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Daring to Go Dairy-Free: Artisanal Vegan Cheese Can, and Does, Exist

high quality vegan cheese

Through the years, I’ve tried more than my fair share of vegan cheese, always with some degree of trepidation. For a long time, the only alternatives available were A) abstinence, or B) a solid, yet somewhat weepy block that seemed resiliently bouncy. The latter being a product that you would never even dream of eating straight out of the its packaged state; as though cooking it would mollify the beasts dwelling within that neon, almost phosphorescent, cube.

Needless to say, I’m probably not selling you on this concept. Vegan cheeses have made great strides in a very short amount of time. Do-it-yourself-ers have taken up the task, and new and exciting books have come onto the scene.  New alternatives are popping up in local mega marts, and even more in niche markets like Vegan Shop-Up, for example. Which, coincidentally, is where we heard about Treeline Cheese.

From the very beginning, Treeline was wonderful to work with, and I was very quickly set up with samples of their products. Although I’ve been told their packaging will soon be changing, they were still attractively packaged, with descriptions on the exterior.

I had the original plain, cracked pepper, and soft scallion varieties. Armed with these exciting jewels of tangy goodness, I set out to make the end all be all of comfort food: mac and cheese. Of course I may have liberated a bite or two.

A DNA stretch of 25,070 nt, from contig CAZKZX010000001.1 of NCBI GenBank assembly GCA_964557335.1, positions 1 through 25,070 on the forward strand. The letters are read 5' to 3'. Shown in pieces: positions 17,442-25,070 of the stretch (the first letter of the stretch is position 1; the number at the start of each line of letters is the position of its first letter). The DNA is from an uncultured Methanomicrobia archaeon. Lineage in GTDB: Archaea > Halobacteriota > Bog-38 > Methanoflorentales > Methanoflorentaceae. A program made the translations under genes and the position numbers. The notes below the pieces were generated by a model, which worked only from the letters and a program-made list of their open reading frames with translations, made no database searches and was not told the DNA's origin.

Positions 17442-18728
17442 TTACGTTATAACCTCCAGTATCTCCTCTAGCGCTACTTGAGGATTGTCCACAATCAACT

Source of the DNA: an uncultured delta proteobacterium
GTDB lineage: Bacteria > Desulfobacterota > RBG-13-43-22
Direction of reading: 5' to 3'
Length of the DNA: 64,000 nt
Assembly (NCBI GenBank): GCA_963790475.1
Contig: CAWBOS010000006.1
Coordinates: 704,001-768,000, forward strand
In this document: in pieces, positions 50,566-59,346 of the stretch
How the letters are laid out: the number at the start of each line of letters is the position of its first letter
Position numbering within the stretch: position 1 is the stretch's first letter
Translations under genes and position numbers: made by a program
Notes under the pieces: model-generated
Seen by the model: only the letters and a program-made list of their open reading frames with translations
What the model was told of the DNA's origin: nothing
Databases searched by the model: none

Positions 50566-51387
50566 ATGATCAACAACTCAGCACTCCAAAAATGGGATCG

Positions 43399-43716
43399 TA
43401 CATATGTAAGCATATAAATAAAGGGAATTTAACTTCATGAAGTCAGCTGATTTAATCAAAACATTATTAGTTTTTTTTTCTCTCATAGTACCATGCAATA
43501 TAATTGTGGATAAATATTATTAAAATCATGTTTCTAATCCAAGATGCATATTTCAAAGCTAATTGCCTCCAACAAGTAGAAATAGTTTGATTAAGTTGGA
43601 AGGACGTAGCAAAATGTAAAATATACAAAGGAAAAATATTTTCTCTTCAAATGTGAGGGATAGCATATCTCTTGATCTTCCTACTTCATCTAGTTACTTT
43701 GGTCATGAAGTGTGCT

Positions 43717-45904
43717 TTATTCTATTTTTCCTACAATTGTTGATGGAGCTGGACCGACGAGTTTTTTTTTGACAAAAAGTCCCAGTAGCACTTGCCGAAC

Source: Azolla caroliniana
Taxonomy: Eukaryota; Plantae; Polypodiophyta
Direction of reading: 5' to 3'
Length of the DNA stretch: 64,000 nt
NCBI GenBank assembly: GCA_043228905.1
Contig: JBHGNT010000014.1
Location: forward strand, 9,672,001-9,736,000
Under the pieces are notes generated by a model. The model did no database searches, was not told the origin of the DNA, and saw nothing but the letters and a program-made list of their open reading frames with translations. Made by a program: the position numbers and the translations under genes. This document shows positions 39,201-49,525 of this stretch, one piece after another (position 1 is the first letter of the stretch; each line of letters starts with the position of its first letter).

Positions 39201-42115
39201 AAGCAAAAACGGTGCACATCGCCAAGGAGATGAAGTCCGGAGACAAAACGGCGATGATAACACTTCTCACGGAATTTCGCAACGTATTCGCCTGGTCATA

The rules have changed, because with high quality lines like Treeline, you can eat vegan cheese right out of the package. If desired, vegan cheese can even be a standalone dish enjoyed on its own, or as their site rightfully boasts, on a cheeseboard, with crackers and grapes. There’s a sophistication, and an outright artistry to how these cheeses are made. I won’t degrade them with quotes, or the typical ‘z’ normally used to reference non-dairy cheese. This is cheese, made from cashews (read: nut milk), and you’re going to have to deal with it.

Since spring is slow in coming up here in the Northeast, I aimed for a cozy dish of mac and cheese with a bit of roasted, as well as fresh, greens to round out the flavors.

Brussel sprouts and curly kale are on the menu, and will add a bit of color and punch to this delicious dish.

dairy free mac and cheese recipe

Unending Winter Mac & Cheese

  • 1/2 pound Brussel Sprouts (approx 15 sprouts)
  • 1 half bunch of Kale (curly, red, lacinato, your fav)
  • Olive oil (for roasting)
  • 1/4 tsp Garlic powder (for roasting)
  • 3 Tablespoons Flour
  • 3 Tablespoons melted Earth Balance
  • 2 cups plain, unsweetened Soy milk (or other non-dairy)
  • 2 – 1/2 cups Treeline Cheese, grated (or other non-dairy cheese)
  • Cayenne pepper (to taste)
  • Sweet Paprika (to taste)
  • Salt & Pepper (white if you’re fussy, black is fine)
  • 1 box Short Pasta (I used shells)

See the rest of my winter to spring veggie macaroni and cheese recipe here.

 To learn more about Treeline cheese and the varieties available, please see their products page.

Vanessa Pastore

Vanessa is a professional baker and blogger, regularly documenting her fight for all things vegan at Hungryface Bakery. She spends every waking moment, as well as everything in between, thinking about food. She can be found in international markets, or harvesting ingredients from her backyard. Nothing is sacred, and nothing is safe. If you'd like your brand, event, or business considered for an editorial or upcoming feature, contact us

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